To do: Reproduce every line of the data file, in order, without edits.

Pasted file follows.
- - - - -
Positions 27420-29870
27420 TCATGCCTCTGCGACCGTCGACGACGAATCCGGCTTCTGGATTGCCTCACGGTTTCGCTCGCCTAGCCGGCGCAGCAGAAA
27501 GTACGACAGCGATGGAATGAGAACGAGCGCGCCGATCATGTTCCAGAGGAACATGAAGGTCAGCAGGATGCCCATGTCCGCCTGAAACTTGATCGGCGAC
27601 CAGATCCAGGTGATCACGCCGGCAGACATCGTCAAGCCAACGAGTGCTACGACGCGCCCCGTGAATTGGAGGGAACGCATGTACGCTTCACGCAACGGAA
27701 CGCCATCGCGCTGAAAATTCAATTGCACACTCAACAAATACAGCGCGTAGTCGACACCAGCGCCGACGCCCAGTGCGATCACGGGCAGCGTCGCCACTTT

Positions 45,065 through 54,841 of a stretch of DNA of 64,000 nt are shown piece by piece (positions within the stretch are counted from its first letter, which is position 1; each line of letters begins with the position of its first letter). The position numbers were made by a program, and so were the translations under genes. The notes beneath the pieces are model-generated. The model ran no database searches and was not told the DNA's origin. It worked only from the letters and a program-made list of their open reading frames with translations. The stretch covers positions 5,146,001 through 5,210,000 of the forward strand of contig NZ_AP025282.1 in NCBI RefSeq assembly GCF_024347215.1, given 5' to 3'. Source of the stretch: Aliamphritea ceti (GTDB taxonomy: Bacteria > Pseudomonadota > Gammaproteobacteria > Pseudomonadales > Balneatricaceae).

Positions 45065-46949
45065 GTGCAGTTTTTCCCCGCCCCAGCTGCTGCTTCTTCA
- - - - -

Positions 27420-29870
27420 TCATGCCTCTGCGACCGTCGACGACGAATCCGGCTTCTGGATTGCCTCACGGTTTCGCTCGCCTAGCCGGCGCAGCAGAAA
27501 GTACGACAGCGATGGAATGAGAACGAGCGCGCCGATCATGTTCCAGAGGAACATGAAGGTCAGCAGGATGCCCATGTCCGCCTGAAACTTGATCGGCGAC
27601 CAGATCCAGGTGATCACGCCGGCAGACATCGTCAAGCCAACGAGTGCTACGACGCGCCCCGTGAATTGGAGGGAACGCATGTACGCTTCACGCAACGGAA
27701 CGCCATCGCGCTGAAAATTCAATTGCACACTCAACAAATACAGCGCGTAGTCGACACCAGCGCCGACGCCCAGTGCGATCACGGGCAGCGTCGCCACTTT

Positions 45,065 through 54,841 of a stretch of DNA of 64,000 nt are shown piece by piece (positions within the stretch are counted from its first letter, which is position 1; each line of letters begins with the position of its first letter). The position numbers were made by a program, and so were the translations under genes. The notes beneath the pieces are model-generated. The model ran no database searches and was not told the DNA's origin. It worked only from the letters and a program-made list of their open reading frames with translations. The stretch covers positions 5,146,001 through 5,210,000 of the forward strand of contig NZ_AP025282.1 in NCBI RefSeq assembly GCF_024347215.1, given 5' to 3'. Source of the stretch: Aliamphritea ceti (GTDB taxonomy: Bacteria > Pseudomonadota > Gammaproteobacteria > Pseudomonadales > Balneatricaceae).

Positions 45065-46949
45065 GTGCAGTTTTTCCCCGCCCCAGCTGCTGCTTCTTCA